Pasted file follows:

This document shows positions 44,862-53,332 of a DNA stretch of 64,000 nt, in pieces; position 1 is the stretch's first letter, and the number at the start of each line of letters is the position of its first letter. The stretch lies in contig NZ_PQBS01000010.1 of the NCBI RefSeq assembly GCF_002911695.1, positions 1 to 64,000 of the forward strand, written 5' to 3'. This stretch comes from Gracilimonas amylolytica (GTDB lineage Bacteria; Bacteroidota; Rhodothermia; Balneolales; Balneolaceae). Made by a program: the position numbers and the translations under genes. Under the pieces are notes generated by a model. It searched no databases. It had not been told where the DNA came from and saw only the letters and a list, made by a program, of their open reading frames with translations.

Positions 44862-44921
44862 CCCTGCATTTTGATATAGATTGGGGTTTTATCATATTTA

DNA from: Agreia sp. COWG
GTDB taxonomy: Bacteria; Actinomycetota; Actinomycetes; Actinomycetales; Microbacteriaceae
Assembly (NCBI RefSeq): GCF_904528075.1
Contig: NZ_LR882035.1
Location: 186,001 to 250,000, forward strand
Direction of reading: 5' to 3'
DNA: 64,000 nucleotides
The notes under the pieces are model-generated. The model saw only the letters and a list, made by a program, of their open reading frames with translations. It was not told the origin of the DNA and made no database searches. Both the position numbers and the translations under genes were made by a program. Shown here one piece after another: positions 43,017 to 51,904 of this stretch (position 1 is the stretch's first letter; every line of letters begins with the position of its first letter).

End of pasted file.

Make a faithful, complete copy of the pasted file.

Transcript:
This document shows positions 44,862-53,332 of a DNA stretch of 64,000 nt, in pieces; position 1 is the stretch's first letter, and the number at the start of each line of letters is the position of its first letter. The stretch lies in contig NZ_PQBS01000010.1 of the NCBI RefSeq assembly GCF_002911695.1, positions 1 to 64,000 of the forward strand, written 5' to 3'. This stretch comes from Gracilimonas amylolytica (GTDB lineage Bacteria; Bacteroidota; Rhodothermia; Balneolales; Balneolaceae). Made by a program: the position numbers and the translations under genes. Under the pieces are notes generated by a model. It searched no databases. It had not been told where the DNA came from and saw only the letters and a list, made by a program, of their open reading frames with translations.

Positions 44862-44921
44862 CCCTGCATTTTGATATAGATTGGGGTTTTATCATATTTA

DNA from: Agreia sp. COWG
GTDB taxonomy: Bacteria; Actinomycetota; Actinomycetes; Actinomycetales; Microbacteriaceae
Assembly (NCBI RefSeq): GCF_904528075.1
Contig: NZ_LR882035.1
Location: 186,001 to 250,000, forward strand
Direction of reading: 5' to 3'
DNA: 64,000 nucleotides
The notes under the pieces are model-generated. The model saw only the letters and a list, made by a program, of their open reading frames with translations. It was not told the origin of the DNA and made no database searches. Both the position numbers and the translations under genes were made by a program. Shown here one piece after another: positions 43,017 to 51,904 of this stretch (position 1 is the stretch's first letter; every line of letters begins with the position of its first letter).